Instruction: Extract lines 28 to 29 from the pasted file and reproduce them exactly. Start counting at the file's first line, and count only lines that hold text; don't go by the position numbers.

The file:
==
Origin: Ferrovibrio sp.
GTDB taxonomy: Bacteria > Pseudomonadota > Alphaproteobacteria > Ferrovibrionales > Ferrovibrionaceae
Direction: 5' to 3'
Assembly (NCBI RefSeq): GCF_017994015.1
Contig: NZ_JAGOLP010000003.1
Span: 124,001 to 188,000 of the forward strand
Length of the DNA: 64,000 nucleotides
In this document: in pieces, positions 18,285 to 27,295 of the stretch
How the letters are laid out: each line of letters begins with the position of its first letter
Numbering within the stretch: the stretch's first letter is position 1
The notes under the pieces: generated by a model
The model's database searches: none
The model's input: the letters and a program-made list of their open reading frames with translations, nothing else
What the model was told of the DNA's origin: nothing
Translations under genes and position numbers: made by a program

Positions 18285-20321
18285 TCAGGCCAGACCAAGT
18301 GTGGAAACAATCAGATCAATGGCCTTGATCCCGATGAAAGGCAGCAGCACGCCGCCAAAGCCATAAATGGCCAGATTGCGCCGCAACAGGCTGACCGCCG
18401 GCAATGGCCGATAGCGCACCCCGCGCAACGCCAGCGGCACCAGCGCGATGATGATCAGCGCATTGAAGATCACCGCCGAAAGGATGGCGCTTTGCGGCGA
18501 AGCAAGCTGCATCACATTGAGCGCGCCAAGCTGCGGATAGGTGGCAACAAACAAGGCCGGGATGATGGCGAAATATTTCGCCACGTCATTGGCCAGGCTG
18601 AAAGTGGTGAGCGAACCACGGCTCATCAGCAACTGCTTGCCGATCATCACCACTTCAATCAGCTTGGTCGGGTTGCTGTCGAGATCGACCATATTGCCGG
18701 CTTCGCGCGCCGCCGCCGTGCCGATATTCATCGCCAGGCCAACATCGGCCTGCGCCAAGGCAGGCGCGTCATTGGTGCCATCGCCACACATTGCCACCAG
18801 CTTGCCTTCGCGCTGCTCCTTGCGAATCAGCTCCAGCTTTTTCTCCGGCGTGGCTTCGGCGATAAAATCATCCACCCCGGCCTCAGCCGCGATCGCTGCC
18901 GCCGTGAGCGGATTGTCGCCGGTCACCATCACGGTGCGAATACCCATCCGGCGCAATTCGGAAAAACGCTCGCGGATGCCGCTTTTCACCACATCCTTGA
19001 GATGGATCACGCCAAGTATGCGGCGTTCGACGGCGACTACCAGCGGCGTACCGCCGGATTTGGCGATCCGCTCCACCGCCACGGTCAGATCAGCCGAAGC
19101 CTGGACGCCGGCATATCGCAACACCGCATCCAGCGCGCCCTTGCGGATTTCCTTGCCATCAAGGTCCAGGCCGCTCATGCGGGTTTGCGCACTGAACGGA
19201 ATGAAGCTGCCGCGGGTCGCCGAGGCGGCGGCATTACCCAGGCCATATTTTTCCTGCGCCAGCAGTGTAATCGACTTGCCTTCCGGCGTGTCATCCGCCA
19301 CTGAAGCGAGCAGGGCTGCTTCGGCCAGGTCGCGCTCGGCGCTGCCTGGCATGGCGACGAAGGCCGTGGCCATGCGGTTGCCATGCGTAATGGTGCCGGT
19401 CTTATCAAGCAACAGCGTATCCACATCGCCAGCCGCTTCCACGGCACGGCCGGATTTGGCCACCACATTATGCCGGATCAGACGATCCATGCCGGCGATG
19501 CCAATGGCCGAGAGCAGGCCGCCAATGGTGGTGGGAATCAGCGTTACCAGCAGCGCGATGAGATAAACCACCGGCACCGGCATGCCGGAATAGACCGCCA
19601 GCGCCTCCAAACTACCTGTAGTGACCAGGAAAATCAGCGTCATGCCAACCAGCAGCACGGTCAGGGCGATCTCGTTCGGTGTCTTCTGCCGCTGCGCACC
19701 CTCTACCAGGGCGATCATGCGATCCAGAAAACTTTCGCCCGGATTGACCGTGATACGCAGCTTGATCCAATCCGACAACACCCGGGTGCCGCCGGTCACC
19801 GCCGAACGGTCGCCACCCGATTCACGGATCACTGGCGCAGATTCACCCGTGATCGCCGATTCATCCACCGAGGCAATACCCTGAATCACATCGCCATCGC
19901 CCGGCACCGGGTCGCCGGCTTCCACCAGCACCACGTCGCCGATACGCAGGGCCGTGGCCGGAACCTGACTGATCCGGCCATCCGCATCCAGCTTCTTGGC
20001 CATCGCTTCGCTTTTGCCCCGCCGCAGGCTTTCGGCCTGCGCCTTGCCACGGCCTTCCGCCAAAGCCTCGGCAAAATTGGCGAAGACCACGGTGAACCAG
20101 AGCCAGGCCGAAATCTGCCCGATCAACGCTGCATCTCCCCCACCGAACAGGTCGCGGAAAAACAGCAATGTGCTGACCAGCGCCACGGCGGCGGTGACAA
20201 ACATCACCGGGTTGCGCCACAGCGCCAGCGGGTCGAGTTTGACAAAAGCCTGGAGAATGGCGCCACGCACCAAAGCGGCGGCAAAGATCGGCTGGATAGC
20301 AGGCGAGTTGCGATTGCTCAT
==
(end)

19301 CTGAAGCGAGCAGGGCTGCTTCGGCCAGGTCGCGCTCGGCGCTGCCTGGCATGGCGACGAAGGCCGTGGCCATGCGGTTGCCATGCGTAATGGTGCCGGT
19401 CTTATCAAGCAACAGCGTATCCACATCGCCAGCCGCTTCCACGGCACGGCCGGATTTGGCCACCACATTATGCCGGATCAGACGATCCATGCCGGCGATG